The world is complex and the process of acquiring and updating ideas about it and the people and phenomena within it is often difficult and challenging. Research has demonstrated repeatedly that, for these kinds of difficulties, challenges and errors are critical to effective learning that sticks over the longer term. Yet, as robust and longstanding as this research is, there is no sign of there being much consideration of the learning process in policy discussions about higher education in Australia.

Student retention, post-hoc program/subject satisfaction, employer satisfaction, employment rates and even assessment tasks all focus on an outcome and are often decoupled from the process students go through to arrive there. The most important and lasting learning experiences are those that are not immediately satisfying and do not directly lead to a job.

Of course, that is not to say that university life should be a miserable one for students. Students should enjoy the university experience and be given all the support they need to be successful. However, if you were to build a gym solely on the basis of what makes people satisfied, you would end up with a coffee shop full of people wearing lycra. Quality learning, like getting fit, is hard work.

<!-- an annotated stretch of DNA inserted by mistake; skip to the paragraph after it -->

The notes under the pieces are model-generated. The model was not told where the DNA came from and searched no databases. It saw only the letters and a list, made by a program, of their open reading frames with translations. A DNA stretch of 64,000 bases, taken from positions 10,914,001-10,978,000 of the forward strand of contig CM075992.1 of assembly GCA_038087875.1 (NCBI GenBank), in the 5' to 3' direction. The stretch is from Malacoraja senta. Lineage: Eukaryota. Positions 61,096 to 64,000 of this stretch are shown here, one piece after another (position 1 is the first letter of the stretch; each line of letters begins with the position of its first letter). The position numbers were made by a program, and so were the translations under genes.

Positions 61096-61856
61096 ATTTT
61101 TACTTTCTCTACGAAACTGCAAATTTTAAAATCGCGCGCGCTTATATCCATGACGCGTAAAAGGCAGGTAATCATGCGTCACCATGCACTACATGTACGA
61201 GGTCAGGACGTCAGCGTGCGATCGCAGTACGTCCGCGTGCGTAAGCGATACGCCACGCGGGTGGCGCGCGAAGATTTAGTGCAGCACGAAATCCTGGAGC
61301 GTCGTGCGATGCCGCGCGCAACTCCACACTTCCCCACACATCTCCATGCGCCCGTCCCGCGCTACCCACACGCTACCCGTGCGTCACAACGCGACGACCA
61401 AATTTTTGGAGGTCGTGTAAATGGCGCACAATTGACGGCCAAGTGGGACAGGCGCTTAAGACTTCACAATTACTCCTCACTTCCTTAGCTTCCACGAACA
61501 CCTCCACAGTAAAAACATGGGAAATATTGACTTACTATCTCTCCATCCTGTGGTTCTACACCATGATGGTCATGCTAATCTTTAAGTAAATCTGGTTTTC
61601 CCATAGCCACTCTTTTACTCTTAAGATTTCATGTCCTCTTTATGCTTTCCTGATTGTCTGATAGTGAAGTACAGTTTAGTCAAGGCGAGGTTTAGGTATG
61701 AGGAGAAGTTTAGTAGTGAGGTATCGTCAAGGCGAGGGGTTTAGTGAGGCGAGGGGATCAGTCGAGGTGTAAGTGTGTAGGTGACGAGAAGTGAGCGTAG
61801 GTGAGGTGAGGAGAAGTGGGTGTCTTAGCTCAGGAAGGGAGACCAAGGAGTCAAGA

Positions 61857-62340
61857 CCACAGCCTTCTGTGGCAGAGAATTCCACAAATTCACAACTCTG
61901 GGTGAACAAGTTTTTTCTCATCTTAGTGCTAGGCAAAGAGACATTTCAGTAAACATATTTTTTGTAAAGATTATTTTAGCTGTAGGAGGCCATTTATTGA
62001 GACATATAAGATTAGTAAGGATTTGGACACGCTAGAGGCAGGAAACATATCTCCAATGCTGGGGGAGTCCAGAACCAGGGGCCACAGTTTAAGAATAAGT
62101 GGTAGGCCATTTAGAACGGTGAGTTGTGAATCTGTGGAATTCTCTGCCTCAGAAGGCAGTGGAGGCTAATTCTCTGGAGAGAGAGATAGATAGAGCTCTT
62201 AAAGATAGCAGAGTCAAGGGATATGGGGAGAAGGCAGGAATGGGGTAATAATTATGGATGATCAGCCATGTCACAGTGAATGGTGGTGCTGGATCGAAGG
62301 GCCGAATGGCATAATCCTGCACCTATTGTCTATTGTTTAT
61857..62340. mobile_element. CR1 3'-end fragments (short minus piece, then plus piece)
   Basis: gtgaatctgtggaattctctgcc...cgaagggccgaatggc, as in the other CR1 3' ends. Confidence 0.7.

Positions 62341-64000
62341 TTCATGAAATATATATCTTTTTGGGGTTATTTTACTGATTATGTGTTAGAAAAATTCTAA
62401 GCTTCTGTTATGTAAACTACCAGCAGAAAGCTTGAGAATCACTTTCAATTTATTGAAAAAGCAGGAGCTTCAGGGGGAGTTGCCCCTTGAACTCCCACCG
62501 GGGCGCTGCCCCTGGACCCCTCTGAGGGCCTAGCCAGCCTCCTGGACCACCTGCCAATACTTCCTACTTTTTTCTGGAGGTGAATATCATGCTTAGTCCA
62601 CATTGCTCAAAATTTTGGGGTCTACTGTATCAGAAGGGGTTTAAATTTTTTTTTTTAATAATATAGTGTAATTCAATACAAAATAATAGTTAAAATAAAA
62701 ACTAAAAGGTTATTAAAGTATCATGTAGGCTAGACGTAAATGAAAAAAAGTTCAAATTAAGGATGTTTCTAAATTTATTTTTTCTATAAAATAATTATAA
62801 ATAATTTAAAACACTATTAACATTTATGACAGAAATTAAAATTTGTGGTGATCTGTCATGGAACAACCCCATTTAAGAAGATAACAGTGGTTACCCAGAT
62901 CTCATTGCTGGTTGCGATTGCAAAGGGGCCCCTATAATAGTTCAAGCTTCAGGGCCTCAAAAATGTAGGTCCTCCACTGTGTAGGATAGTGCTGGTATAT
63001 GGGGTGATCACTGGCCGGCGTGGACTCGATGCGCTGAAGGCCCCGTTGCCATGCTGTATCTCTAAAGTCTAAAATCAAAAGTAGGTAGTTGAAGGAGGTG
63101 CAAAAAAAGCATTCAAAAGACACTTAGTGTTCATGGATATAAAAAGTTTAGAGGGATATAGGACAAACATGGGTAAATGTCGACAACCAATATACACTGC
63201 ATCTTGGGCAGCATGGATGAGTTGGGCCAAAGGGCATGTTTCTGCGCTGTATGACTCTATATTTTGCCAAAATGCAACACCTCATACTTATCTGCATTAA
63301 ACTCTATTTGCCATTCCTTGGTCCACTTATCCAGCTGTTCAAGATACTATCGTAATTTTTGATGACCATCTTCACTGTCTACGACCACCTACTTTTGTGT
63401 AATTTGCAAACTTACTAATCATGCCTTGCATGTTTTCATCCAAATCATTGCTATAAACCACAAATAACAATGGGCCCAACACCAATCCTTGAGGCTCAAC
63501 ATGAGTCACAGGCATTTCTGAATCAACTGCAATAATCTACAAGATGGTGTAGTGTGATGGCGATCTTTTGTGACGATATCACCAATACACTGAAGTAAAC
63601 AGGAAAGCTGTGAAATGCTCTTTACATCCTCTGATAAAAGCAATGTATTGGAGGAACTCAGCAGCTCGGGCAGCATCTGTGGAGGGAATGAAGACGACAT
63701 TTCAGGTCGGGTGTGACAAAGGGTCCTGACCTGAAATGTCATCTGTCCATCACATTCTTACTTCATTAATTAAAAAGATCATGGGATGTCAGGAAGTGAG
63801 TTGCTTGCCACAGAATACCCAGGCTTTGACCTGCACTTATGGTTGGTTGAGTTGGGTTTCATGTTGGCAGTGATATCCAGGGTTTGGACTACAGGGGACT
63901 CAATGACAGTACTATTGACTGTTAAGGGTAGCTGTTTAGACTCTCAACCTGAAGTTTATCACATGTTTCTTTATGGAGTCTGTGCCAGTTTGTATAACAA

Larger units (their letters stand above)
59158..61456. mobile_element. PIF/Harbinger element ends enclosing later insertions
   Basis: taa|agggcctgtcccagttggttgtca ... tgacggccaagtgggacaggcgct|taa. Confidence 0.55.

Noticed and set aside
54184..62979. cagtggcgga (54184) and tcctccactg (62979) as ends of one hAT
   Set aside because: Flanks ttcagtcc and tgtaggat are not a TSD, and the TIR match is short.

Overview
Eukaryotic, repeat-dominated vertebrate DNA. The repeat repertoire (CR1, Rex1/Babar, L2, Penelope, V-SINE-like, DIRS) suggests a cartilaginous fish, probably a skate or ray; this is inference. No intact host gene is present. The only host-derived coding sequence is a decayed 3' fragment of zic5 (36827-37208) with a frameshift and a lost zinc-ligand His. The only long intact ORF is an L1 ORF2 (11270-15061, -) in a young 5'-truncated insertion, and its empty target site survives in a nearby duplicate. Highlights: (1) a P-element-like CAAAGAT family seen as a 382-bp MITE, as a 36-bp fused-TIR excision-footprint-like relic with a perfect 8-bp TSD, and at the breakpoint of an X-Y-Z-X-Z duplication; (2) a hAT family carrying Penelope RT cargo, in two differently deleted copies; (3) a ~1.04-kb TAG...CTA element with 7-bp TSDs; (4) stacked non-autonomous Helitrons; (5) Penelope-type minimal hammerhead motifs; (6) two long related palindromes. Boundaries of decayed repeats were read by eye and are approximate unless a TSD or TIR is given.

Quality higher education is about students developing the capacities that allow them to function as professionals, scientists and scholars. Increasingly that means coping with complexity, uncertainty, and failure. The focus of quality higher education needs to be on developing coping mechanisms and strategies for dealing with the complex social, technical, economic and environmental problems we face in the 21st century. Whether students are satisfied and get a job is important but, like many things, it is about the journey, not the outcome. Our policies, practices and (if necessary) performance funding need to align with that.

Associate Professor Jason M. Lodge, PhD

School of Education & Institute for Teaching and Learning Innovation

The University of Queensland

[email protected]


to get daily updates on what's happening in the world of Australian Higher Education